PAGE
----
Russian is spoken at home by about 37% of the Latvian population, predominantly on the south-east part of the country, near the border with Russia and Belarus, as well as by those Russians that resided in Latvia after the fall of the USSR.

Russian state-sponsored disinformation is addressed mainly to Russian-speaking population in Latvia.  Furthermore, Latvia’s Russian-speaking population has strong ‘pro-Kremlin’ links.  Russia exerts its expertise on information warfare.  Websites, social media and news sources have been supported by the Russian state to develop its regional expansion through non-military means.  For example, “Diena”, one of the largest newspapers and news outlets in the country, serves as a channel to instill President Putin’s influence on the Latvian news landscape.

Fear is perhaps the feeling that Russia wishes to imprint within its target audience:  Failure of the state to provide basic services to its citizens, inability of the Baltic countries to defend themselves, and the refusal of NATO allies to assist the Baltic countries in the case of a foreign invasion all belong to the key messages conveyed to the Latvian population.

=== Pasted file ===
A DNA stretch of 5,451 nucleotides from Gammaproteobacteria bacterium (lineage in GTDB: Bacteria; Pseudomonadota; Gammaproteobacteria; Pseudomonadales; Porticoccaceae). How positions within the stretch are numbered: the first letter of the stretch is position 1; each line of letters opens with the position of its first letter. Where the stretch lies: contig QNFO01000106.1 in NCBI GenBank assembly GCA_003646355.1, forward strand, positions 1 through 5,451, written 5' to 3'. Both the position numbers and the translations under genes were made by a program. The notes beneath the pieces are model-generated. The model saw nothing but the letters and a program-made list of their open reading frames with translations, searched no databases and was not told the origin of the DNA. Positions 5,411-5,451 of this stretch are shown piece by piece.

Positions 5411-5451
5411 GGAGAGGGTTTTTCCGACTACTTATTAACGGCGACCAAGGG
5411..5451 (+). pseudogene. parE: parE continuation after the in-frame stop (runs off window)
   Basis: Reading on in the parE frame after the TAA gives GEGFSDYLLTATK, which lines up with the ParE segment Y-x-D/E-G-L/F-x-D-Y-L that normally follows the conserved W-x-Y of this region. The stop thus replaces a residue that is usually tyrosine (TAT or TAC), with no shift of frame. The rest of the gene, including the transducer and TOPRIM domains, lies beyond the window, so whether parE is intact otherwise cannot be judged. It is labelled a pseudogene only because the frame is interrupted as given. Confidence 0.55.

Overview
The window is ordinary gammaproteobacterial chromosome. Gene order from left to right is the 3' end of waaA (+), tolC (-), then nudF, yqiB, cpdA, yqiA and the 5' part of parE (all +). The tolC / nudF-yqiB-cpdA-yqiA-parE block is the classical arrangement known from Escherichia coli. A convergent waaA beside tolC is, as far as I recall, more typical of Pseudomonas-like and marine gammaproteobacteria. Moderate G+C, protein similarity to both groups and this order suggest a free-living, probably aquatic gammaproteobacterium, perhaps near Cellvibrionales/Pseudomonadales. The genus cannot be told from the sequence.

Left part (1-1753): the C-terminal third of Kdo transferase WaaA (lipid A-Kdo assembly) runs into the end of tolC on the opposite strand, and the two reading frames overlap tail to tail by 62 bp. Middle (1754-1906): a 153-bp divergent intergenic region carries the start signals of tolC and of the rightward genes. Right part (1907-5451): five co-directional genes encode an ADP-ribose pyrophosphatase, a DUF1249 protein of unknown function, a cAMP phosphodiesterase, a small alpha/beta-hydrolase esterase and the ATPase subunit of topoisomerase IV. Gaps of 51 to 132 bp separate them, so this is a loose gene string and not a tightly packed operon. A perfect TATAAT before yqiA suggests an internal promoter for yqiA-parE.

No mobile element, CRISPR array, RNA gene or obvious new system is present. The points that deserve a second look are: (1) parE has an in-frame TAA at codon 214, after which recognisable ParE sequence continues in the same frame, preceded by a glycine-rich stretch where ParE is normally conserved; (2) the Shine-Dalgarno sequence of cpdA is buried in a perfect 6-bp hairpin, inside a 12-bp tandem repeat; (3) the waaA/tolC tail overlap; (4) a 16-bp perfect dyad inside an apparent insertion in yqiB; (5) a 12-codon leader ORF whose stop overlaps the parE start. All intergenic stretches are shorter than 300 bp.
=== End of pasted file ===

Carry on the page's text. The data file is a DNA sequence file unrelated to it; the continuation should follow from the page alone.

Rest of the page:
The war in Ukraine  has highlighted and accelerated the ongoing internal fragmentation among Latvian Russian speakers. While Latvian Russians and Russian speakers actively supporting Ukraine have been visible in the public space since the first days of the war, a  number of pro-Putin, Russia-supporting individuals have been active at the margins. However, according to a recent opinion poll, 93% of ethnic Latvians support Ukraine’s fight for “independence and freedom,” while among Latvian Russians that number is 63%. The October 2022 parliamentary elections brought a complete defeat of Latvia’s largest Russian speakers’ party Harmony. While part of its electorate might have been unhappy with Harmony’s strong stand against the war and thus turned to a new populist party with an ambiguous attitude toward the Russian invasion of Ukraine, young Russian speakers seem to have cast their votes for Progressives—a left-wing green party that has been active in its support to Ukraine and condemnation of Russia’s war. These internal fragmentations would make any potential attempts of the Russian Federation to instrumentalize Latvia’s Russian-speaking population a much harder task.

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